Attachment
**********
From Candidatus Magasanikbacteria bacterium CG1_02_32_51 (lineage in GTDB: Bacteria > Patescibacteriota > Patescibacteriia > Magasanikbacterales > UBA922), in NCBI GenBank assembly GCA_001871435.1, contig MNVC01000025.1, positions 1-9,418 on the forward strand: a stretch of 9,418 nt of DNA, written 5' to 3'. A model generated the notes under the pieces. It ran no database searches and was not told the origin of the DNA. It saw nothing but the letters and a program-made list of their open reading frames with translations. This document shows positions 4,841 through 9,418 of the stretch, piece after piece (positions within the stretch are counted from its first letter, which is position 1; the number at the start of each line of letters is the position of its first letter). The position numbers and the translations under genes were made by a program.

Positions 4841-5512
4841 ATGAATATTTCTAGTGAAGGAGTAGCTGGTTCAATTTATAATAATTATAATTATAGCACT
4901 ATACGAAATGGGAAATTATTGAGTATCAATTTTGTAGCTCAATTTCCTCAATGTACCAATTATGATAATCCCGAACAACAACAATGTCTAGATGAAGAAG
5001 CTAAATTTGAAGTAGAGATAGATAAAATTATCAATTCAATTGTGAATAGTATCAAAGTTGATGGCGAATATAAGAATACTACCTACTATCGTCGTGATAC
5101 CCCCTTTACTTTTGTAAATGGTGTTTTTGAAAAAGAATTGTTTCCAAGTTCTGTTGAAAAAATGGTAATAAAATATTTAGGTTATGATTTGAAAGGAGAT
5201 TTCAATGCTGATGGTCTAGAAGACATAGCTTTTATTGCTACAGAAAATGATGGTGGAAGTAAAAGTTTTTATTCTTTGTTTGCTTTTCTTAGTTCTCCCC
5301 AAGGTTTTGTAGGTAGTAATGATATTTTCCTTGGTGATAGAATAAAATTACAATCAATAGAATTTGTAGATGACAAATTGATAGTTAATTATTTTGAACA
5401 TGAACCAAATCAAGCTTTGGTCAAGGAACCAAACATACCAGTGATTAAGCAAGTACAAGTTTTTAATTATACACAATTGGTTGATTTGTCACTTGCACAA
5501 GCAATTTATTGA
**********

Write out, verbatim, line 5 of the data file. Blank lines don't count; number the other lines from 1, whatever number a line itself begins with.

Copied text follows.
5001 CTAAATTTGAAGTAGAGATAGATAAAATTATCAATTCAATTGTGAATAGTATCAAAGTTGATGGCGAATATAAGAATACTACCTACTATCGTCGTGATAC